Given this cooperative relationship and the strategic issues that confront us, your National Executive Committee felt it would be appropriate if SSEA sought a merger with CUPTE. Not surprisingly, faced with their own strategic concerns, officials at CUPTE came to a similar conclusion and invited me, as your president, to discuss the possibility of a merger between the two organizations. Recently, the TR Group President and CUPTE Executive Council Member Luc Pomerleau met with the SSEA National Executive Committee and confirmed our mutual interest in forming a new public service union dedicated to serving our combined professional memberships.
Towards this potential merger, the two organizations have mapped out some founding principles with which to commence an exploratory dialogue:
* to provide an enhanced profile and increased visibility for a union of knowledge workers;
* to respect the autonomy of individual groups with regards to collective bargaining;
* to maintain a high level of services to which members of both organizations are accustomed, in a financially efficient manner;
* to respect democratic principles;
* to provide a truly bilingual union, both in services provided to members and in its major bodies;
* to speak with one voice while recognizing the specific character of each individual group.
The impact of this merger would mean the formation of a new federal government union representing the needs of professional knowledge based workers. We believe that this would constitute a union of choice for like-minded professionals working in the public service.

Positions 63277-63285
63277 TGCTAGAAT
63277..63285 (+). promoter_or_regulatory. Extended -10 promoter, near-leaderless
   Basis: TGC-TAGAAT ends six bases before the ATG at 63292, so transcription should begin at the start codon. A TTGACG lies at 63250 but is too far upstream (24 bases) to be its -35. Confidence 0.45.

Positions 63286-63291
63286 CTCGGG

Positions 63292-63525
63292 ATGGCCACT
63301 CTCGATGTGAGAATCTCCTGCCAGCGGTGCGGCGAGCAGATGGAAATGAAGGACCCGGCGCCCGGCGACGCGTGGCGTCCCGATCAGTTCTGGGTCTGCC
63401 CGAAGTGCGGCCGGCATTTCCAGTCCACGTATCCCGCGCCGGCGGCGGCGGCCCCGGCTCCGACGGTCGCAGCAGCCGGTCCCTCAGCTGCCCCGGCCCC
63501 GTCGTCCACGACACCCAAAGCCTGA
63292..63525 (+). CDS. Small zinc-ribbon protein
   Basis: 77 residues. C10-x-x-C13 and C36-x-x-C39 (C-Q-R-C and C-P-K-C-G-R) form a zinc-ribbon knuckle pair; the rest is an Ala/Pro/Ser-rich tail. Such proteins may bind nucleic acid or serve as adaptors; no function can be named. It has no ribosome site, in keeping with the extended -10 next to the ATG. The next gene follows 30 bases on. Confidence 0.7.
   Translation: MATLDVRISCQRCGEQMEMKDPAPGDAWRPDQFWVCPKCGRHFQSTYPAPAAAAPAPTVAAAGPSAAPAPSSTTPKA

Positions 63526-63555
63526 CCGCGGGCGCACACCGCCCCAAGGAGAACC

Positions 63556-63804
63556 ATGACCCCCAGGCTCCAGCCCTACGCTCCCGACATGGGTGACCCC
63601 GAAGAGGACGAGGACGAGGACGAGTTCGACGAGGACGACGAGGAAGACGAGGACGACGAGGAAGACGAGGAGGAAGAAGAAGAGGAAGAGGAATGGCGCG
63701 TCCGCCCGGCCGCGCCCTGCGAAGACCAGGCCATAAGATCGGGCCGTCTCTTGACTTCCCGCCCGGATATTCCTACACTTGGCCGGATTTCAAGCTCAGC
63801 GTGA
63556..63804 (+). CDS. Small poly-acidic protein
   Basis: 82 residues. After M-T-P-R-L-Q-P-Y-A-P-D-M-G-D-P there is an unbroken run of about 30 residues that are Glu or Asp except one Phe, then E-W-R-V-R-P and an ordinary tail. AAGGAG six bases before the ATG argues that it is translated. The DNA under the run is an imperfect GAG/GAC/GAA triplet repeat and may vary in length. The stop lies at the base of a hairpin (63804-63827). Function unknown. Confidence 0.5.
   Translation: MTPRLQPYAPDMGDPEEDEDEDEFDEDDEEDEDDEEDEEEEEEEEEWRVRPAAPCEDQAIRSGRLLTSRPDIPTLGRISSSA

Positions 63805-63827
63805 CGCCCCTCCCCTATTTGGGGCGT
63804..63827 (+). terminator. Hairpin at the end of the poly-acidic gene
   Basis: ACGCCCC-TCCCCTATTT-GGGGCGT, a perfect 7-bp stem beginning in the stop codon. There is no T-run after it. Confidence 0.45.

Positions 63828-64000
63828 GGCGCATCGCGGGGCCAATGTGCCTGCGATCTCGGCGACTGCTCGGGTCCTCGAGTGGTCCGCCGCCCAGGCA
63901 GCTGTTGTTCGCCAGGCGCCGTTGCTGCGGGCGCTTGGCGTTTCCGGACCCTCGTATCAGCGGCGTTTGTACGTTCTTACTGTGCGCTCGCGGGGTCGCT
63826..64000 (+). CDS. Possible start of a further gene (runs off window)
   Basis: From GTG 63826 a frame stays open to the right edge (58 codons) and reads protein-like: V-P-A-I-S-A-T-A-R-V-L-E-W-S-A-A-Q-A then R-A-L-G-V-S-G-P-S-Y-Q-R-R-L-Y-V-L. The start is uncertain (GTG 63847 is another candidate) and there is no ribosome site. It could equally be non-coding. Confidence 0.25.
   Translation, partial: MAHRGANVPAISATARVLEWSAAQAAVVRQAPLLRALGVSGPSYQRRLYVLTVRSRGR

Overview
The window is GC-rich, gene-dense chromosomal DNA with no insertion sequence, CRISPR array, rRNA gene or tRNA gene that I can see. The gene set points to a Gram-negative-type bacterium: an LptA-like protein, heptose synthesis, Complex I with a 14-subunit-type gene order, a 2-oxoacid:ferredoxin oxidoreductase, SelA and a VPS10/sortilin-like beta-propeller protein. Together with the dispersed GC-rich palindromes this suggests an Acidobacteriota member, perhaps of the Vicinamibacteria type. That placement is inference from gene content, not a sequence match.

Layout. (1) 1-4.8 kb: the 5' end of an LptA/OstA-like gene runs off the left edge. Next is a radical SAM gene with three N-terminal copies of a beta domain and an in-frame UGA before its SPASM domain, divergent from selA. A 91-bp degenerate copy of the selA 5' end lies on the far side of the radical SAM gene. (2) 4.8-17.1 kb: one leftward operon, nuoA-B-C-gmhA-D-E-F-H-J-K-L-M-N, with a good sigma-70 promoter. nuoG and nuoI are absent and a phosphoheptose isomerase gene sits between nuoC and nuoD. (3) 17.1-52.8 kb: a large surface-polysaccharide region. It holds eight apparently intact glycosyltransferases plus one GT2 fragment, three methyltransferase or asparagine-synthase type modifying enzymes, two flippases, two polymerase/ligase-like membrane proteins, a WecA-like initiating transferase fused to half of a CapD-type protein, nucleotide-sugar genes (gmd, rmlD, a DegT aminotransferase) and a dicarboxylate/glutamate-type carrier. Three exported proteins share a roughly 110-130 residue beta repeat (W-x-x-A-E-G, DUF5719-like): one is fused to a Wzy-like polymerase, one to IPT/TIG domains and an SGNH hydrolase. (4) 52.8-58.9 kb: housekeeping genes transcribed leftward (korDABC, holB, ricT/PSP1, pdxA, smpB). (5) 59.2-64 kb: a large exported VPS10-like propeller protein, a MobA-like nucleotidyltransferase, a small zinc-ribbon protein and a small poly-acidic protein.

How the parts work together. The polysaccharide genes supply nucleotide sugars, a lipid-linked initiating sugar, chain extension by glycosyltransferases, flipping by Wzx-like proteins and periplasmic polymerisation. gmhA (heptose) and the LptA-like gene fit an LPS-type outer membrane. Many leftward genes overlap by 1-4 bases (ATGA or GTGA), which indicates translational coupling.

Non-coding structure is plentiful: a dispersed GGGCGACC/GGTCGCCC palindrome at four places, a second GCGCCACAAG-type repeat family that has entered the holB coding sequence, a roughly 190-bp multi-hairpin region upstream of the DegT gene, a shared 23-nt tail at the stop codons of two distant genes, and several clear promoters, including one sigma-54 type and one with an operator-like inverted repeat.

Your National Executive called for a local leadership meeting last night (April 29th) to announce these developments and to seek both support and guidance from your officials across the country. We understand that CUPTE took similar organizational action with an announcement on the same day.
While we believe that such a merger is mutually beneficial, a great deal of work and transition planning would be absolutely essential for its success. Towards this end we are committed to the development of a full and complete plan of action. A joint working committee will be formed to make recommendations to the Executive Committees of both your Association and CUPTE. The final decision in this matter will be based upon a democratic referendum in both organizations. This project can only proceed if a majority in each organization agrees.
In the meantime, and until you have rendered your democratic decision, we intend to provide you with a constant flow of information on our progress, while continuing to provide the services and support that have made us a union of choice.